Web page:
For the SBIRS GEO-5 mission, ULA’s Atlas 5 upper stage for the first time used the Aerojet Rocketdyne RL10 C-1-1 engine
WASHINGTON — A United Launch Alliance Atlas 5 rocket carrying a U.S. Space Force missile-warning satellite and two small payloads lifted off May 18 at 1:37 p.m. Eastern from Space Launch Complex-41 at Cape Canaveral Space Force Station, Florida.
The primary payload, SBIRS GEO-5, is the fifth of the Space Based Infrared System network of satellites and hosted payloads in geosynchronous Earth orbit and highly elliptical orbit. The satellites use scanning and staring infrared sensors to detect ballistic missile launches anywhere on the globe.
The launch had been scheduled for May 17 but was scrubbed during fueling preparations due to a malfunctioning temperature sensor.
About 16 minutes and 30 seconds after liftoff, two rideshare payloads were released from the rocket’s Centaur upper stage aft bulkhead into orbit. The 12U cubesats known as Technology Demonstration Orbiters TDO-3 and TDO-4 carried multiple U.S. government payloads for the U.S. Air Force Academy.
Nearly 43 minutes after liftoff, the SBIRS GEO-5 satellite separated from the upper stage and deployed to a geosynchronous transfer orbit.
SBIRS GEO satellites are made by Lockheed Martin. The $1 billion GEO-5 is the first built on the LM 2100 bus that was designed with enhanced security features. Lockheed Martin is now producing SBIRS GEO-6, the final satellite of the constellation projected to launch in 2022.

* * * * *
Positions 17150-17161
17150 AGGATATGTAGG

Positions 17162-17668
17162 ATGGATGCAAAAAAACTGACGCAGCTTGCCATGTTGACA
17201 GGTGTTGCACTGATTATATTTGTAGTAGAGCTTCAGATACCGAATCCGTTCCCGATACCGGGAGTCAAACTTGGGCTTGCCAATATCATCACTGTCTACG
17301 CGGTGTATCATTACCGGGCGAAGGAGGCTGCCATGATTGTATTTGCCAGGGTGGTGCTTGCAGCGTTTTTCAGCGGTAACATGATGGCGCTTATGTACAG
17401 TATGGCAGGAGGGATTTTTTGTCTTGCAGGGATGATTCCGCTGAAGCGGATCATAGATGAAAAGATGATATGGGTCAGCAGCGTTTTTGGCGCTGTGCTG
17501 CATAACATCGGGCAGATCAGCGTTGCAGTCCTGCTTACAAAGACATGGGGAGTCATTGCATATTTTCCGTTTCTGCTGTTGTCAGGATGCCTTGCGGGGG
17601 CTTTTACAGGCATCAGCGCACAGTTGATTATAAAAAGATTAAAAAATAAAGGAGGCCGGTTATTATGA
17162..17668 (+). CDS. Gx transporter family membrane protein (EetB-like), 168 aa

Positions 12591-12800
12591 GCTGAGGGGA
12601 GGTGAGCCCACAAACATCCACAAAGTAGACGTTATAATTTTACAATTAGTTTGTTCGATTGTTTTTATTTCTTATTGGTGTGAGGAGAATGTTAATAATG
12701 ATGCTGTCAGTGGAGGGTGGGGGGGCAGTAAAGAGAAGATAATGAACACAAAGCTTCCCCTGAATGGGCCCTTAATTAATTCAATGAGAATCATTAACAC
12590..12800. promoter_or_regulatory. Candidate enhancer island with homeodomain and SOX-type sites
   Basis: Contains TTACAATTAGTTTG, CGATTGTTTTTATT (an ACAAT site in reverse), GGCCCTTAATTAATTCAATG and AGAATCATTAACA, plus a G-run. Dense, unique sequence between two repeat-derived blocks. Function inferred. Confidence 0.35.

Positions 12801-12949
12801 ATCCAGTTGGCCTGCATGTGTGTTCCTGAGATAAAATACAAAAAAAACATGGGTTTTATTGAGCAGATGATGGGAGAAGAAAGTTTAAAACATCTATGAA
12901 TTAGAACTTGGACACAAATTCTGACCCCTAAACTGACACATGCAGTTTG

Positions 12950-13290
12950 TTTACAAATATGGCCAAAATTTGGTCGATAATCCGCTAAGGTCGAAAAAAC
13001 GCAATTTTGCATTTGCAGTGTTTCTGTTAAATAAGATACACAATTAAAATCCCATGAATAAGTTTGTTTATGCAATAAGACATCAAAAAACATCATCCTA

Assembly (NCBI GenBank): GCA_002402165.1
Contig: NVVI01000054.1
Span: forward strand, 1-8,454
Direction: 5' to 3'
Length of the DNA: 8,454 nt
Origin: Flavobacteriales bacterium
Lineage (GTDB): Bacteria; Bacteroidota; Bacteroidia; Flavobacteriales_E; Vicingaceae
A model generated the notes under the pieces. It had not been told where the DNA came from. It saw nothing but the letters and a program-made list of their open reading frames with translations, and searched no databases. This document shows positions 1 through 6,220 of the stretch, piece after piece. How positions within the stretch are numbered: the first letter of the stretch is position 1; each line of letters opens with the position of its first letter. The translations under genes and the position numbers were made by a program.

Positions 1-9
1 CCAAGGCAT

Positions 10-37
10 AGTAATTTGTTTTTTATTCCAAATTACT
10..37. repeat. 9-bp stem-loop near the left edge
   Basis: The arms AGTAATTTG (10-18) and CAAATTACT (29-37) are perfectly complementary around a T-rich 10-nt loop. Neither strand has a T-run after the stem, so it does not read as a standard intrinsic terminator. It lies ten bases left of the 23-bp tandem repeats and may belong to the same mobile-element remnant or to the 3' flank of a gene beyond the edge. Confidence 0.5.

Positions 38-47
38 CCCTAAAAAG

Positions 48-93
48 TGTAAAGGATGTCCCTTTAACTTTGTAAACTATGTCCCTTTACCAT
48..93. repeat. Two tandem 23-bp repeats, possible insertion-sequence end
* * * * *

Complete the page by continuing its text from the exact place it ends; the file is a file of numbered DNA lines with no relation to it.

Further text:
The Atlas 5 for this mission had a four-meter in diameter fairing, and two side-mounted solid rocket boosters. The Centaur upper stage was powered by a single Aerojet Rocketdyne RL10 C-1-1 engine.
Gary Wentz, ULA’s vice president of government and commercial programs, told reporters the RL10 C-1-1 is a higher performance engine than the RL10 C-1 flown in previous Atlas 5 missions. He said this was the first operational mission for the RL-10 C-1-1 that has a 3D-printed core main injector. The engine will power the upper stage of ULA’s next-generation rocket, the Vulcan Centaur.
This was the first launch of 2021 for the Atlas 5 and the 87th overall. Atlas 5 launched the first four SBIRS GEO satellites in 2011, 2013, 2017 and 2018. SBIRS GEO-6 also will launch on an Atlas 5 rocket.
Wentz said the company is building a larger aft bulkhead for Vulcan’s Centaur 5 upper stage so it’s able to carry more secondary payloads.
Vulcan is expected to fly its first mission later this year and begin launching National Security Space Launch missions in 2022. The Atlas 5 will continue to launch civil and commercial payloads, and still has six remaining NSSL missions under contract from the U.S. Space Force’s Space and Missile Systems Center.
Following the launch of SBIRS GEO-5, SMC Commander Lt. Gen. John Thompson said national security space launch is a “critical part of SMC’s holistic approach to deliver capability at the speed of relevance to secure the global commons.”